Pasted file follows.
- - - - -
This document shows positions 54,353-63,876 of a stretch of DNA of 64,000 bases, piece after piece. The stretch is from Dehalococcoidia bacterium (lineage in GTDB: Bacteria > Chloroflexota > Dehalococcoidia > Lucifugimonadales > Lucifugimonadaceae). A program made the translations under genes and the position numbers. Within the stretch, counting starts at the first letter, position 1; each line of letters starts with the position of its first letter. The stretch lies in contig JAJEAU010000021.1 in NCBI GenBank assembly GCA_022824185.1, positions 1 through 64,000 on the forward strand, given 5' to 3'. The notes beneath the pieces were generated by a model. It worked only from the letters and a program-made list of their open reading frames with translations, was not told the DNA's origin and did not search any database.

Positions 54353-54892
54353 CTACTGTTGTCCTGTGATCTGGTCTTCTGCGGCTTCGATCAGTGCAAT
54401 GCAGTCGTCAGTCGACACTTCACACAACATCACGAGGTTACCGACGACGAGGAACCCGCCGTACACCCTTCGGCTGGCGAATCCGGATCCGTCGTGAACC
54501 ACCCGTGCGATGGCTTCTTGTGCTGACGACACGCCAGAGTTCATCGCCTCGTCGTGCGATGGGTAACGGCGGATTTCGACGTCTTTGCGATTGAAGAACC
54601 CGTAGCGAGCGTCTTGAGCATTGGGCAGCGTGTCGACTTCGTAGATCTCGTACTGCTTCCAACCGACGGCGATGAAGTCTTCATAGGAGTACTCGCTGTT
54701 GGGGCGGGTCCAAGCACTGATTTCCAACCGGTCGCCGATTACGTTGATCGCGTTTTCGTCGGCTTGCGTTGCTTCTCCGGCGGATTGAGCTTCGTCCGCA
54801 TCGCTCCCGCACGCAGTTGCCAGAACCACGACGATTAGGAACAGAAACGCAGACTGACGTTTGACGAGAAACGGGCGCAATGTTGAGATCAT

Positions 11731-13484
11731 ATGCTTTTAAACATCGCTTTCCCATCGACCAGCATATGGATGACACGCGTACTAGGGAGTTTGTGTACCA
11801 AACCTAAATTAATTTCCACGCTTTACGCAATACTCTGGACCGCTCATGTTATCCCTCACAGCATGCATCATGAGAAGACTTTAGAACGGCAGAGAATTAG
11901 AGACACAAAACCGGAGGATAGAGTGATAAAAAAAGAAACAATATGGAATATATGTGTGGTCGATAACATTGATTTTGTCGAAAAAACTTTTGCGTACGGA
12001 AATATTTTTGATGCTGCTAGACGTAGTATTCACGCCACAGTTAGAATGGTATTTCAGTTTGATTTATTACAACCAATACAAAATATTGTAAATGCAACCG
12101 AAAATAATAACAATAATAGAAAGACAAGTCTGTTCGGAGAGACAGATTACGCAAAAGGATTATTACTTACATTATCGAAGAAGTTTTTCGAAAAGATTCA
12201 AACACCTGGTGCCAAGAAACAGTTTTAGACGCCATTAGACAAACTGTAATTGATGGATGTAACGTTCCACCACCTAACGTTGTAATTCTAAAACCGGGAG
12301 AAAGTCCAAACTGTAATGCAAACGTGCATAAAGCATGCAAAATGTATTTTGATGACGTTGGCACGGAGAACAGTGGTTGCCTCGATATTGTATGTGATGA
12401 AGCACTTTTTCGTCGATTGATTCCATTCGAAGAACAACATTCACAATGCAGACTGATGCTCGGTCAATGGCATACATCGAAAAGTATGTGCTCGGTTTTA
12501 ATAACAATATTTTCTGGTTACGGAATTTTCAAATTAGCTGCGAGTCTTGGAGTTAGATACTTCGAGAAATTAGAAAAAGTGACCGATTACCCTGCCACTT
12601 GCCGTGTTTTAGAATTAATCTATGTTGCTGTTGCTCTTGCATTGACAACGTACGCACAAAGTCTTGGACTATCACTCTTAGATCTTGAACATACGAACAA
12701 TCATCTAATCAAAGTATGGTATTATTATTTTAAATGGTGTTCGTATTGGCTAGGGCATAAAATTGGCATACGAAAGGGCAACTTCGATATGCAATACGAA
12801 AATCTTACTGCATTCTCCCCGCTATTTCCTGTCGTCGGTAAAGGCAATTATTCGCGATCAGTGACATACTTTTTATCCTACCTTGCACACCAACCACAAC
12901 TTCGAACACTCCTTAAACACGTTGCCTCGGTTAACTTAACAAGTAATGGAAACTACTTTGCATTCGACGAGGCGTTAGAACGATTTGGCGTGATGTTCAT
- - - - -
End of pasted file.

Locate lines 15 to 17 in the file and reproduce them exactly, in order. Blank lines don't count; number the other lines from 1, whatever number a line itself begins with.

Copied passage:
12201 AACACCTGGTGCCAAGAAACAGTTTTAGACGCCATTAGACAAACTGTAATTGATGGATGTAACGTTCCACCACCTAACGTTGTAATTCTAAAACCGGGAG
12301 AAAGTCCAAACTGTAATGCAAACGTGCATAAAGCATGCAAAATGTATTTTGATGACGTTGGCACGGAGAACAGTGGTTGCCTCGATATTGTATGTGATGA
12401 AGCACTTTTTCGTCGATTGATTCCATTCGAAGAACAACATTCACAATGCAGACTGATGCTCGGTCAATGGCATACATCGAAAAGTATGTGCTCGGTTTTA